We are trying to use the mechanism of arbitration, which is conveniently set out in the Arbitration Bill. The mechanism will be guided by the principles of adjudication and not of arbitration. I return to a point that I made once or twice and I ask the indulgence of the Committee in making it again. This is not an easy matter. We are trying to stop an elongated process and to make it shorter, simpler and more concise. We are trying to introduce a process which, in the end, will cost the industry a great deal less and will give satisfaction to the whole of industry.

That is what we have suggested in the draft scheme and it remains for us to hear what those involved think about it. The noble Lord, Lord Berkeley, asked what we had heard about it during the weekend. We have heard some sympathetic remarks about our draft scheme. Some people have contacted us saying that they believe it to be a good idea. That is the beginning of the consultation. We have put it out for Members and those in the various parts of industry to consider before we get too far. I hope that members of the Committee will consider that we have been understanding and have produced a scheme which they can criticise—regrettably they have criticised it—and we can take that into account before we produce the next scheme.

3.44 p.m.

On Question, Whether Clause 111, as amended, shall stand part of the Bill?

Their Lordships divided: Contents, 126; Not-Contents, 71.

Division No. 1
Aberdare.L. Banbury of Southam, L.
Abinger, L. Barber of Tewkesbury, L.
Addison, V. Belhaven and Stenton, L.
Ailesbury, M. Blaker, L.
Ailsa, M. Blatch, B.
Aldington, L. Blyth, L.
Allenby of Megiddo, V Boardman, L.
Alport, L. Boyd-Carpenter, L.
Archer of Weston-Super-Mare, L. Broughshane, L.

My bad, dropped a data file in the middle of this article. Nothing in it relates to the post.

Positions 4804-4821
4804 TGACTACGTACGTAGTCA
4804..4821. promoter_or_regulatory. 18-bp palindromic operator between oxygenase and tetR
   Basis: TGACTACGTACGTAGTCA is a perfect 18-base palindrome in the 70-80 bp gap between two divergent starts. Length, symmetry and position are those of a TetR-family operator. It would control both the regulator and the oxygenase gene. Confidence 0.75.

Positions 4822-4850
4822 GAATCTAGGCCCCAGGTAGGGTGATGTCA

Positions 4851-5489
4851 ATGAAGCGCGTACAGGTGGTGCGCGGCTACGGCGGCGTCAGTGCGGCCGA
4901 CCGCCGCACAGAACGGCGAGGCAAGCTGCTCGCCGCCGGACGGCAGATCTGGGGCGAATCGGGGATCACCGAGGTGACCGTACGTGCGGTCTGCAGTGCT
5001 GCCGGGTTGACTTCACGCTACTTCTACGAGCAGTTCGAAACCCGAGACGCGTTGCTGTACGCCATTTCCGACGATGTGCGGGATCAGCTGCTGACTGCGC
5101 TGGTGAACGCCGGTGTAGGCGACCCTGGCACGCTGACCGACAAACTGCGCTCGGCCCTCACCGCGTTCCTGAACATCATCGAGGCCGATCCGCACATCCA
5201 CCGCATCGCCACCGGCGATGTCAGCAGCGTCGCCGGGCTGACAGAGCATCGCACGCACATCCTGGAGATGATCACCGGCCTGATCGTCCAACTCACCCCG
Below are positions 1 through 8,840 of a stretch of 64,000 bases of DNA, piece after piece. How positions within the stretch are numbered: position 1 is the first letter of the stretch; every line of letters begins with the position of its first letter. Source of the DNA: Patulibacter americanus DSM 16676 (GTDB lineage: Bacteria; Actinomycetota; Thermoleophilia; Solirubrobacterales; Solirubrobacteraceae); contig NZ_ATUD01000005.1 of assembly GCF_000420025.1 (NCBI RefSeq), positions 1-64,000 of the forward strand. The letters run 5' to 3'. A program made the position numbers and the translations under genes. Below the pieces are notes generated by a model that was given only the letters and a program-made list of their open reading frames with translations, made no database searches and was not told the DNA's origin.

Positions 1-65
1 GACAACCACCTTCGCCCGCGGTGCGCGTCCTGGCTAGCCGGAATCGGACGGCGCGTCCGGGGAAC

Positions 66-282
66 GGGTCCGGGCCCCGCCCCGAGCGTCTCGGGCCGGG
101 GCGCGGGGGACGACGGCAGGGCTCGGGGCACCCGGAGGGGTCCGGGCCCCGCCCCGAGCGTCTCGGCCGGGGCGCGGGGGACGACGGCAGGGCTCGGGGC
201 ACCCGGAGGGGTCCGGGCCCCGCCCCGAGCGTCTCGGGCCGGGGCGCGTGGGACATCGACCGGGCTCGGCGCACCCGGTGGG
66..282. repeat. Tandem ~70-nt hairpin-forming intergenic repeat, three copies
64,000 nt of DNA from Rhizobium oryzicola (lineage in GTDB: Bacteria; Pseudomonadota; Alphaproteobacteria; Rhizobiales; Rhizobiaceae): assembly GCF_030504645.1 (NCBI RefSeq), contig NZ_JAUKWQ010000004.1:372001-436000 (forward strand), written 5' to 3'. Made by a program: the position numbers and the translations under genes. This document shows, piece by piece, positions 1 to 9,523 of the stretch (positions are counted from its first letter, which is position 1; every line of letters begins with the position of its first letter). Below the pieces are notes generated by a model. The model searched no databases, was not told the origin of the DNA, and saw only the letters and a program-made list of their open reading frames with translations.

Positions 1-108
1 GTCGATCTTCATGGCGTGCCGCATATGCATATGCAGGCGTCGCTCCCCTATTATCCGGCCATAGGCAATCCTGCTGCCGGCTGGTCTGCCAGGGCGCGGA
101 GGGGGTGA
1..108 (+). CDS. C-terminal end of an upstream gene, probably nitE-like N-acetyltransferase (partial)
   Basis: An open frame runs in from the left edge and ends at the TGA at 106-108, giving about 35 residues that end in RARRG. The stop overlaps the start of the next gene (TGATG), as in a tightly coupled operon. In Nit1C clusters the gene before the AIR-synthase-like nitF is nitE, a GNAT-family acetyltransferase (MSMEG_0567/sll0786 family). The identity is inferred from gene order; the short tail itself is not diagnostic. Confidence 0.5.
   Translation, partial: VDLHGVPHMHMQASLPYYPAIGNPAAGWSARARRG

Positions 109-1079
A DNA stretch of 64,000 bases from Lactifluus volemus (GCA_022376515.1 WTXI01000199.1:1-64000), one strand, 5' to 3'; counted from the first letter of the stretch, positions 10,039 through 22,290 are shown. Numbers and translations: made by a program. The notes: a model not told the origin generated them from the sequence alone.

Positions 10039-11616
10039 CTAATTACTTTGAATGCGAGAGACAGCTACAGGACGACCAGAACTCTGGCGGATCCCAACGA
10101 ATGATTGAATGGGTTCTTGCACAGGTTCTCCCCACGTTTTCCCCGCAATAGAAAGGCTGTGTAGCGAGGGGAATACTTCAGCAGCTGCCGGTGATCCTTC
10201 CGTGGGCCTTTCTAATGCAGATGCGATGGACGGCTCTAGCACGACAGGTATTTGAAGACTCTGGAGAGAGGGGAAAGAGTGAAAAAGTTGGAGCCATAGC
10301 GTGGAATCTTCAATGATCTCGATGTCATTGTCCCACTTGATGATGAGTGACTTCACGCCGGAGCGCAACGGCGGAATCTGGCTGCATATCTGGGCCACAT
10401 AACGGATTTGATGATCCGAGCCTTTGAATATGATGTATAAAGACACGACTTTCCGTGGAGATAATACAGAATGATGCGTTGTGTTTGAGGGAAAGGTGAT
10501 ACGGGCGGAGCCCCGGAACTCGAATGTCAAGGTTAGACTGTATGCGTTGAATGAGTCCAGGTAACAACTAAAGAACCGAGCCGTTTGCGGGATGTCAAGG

Astor of Hever, L. Butterworth, L.
Cadman, L. Long, V.
Caithness, E. Lucas of Chilworth, L.
Campbell of Alloway, L. Lyell,L.
Carnegy of Lour, B. Lytton, E.
Chalfont, L. McColl of Dulwich, L.
Chalker of Wallasey, B. McConnell, L.
Chelmsford, V. Mackay of Ardbrecknish, L.
Chesham, L. [Teller.] Mackay of clashfern, L. [Lord Chancellor.]
Clanwilliam, E.
Cochrane of Cults, L. Manton, L.
Cockfield, L. Marsh, L.
Constantine of Stanmore, L. Merrivale, L.
Courtown, E. Mersey, V.
Craig of Radley, L. Milverton, L.
Cranborne, V. [Lord Privy Seal] Montgomery of Alamein, V.
Cuckney, L. Mountevans, L.
Cullen of Ashbourne, L. Mountgarret, V.
Cumberlege, B. Munster, E.
Davidson, V. Murton of Lindisfarne, L.
Dean of Harptree, L. Nelson, E.
Denham,L Norrie, L.
Dundonald, E. O'Cathain, B.
Ellenborough, L. Oppenheim-Barnes, B.
Elles, B. Orr-Ewing, L.
Elliott of Morpeth, L. Park of Monmouth, B.
Elton, L. Pearson of Rannoch, L.
Ferrers, E. peyton of yeovil, L.
Fraser of Carmyllie, L. Rawlings, B.
Fraser of Kilmorack, L. Renton, L.
Gainford, L. Rodney, L.
Romney, E.
Goschen, V. St Davids, V.
Greenhill of Harrow, L. Sandford, L.
Hailsham of Saint Marylebone, L. Savile, L.
Halsbury, E. Seccombe, B.
Harding of Petherton, L. Sharpies, B.
Harlech, L. Simon of Glaisdale, L.
Hayhoe, L. Skidelsky, L.
Hayter, L. Soulsby of Swaffham Prior, L.
Hemphill, L. Strathcarron, L.
Henley, L. Strathclyde, L. [Teller.]
HolmPatrick, L. Sudeley, L.
Howe, E. Swansea, L.
Hylton-Foster, B. Swinfen, L.
Inglewood, L. Terrington,L
Ironside, L. Teynham, L.
Johnston of Rockport, L. Thomas of Gwydir, L.
Kimball, L. Trefgarne, L.
Kintore, E. Trumpington, B.
Kitchener, E. Ullswater, V.
Knollys, V. Wade of Chorlton, L.
Lane of Horsell, L. Walton of Detchant, L.
Lauderdale, E. Wynford, L.
Liverpool, E. Young, B.
Addington, L. Fisher of Rednal, B.
Annan, L. Fitt, L.
Barnett, L. Gallacher, L.
Beaumont of Whitley, L. Gould of Potternewton, B.
Berkeley, L. Graham of Edmonton, L. [Teller.]
Blackstone, B. Gregson, L.
Borrie, L. Grey, E.
Bruce of Donington, L. Hamwee, B.
Carmichael of Kelvingrove, L. Harris of Greenwich, L.
Clinton-Davis, L. Haskel, L.
Cocks of Hartcliffe, L. Hayman, B.
David, B. Hilton of Eggardon, B.
Desai, L. Hollis of Heigham, B.
Donaldson of Kingsbridge, L. Howie of Troon, L.
Donoughue, L. Jay of Paddington, B.
Dormand of Easington, L. Jenkins of Putney, L.
Ezra, L. Judd, L.
Falkland, V. Kilbracken, L.
Farrington of Ribbleton, B. Lockwood, B.
McIntosh of Haringey, L. Seear, B.
Mackie of Benshie, L. Sefton of Garston, L.
McNally, L. Shaughnessy, L.
Merlyn-Rees, L. Shepherd, L.
Monkswell, L. Simon, V.
Nicol, B. Stallard, L.
Ogmore, L. Stedman, B.
Peston, L. Stoddart of Swindon, L.
Prys-Davies, L. Strabolgi, L.
Rea, L. [Teller.] Taverne, L.
Redesdale, L. Taylor of Blackburn, L.
Richard, L. Tordoff, L.
Robson of Kiddington, B. Vernon, L.
Rodgers of Quarry Bank, L. Williams of Elvel, L.
Sainsbury, L. Williams of Mostyn, L.
Scanlon, L. Winchilsea and Nottingham, E

Resolved in the affirmative, and Clause III, as amended, agreed to accordingly.

Earl Ferrers

I beg to move that the House do now resume.

Moved accordingly, and, on Question, Motion agreed to.

House resumed.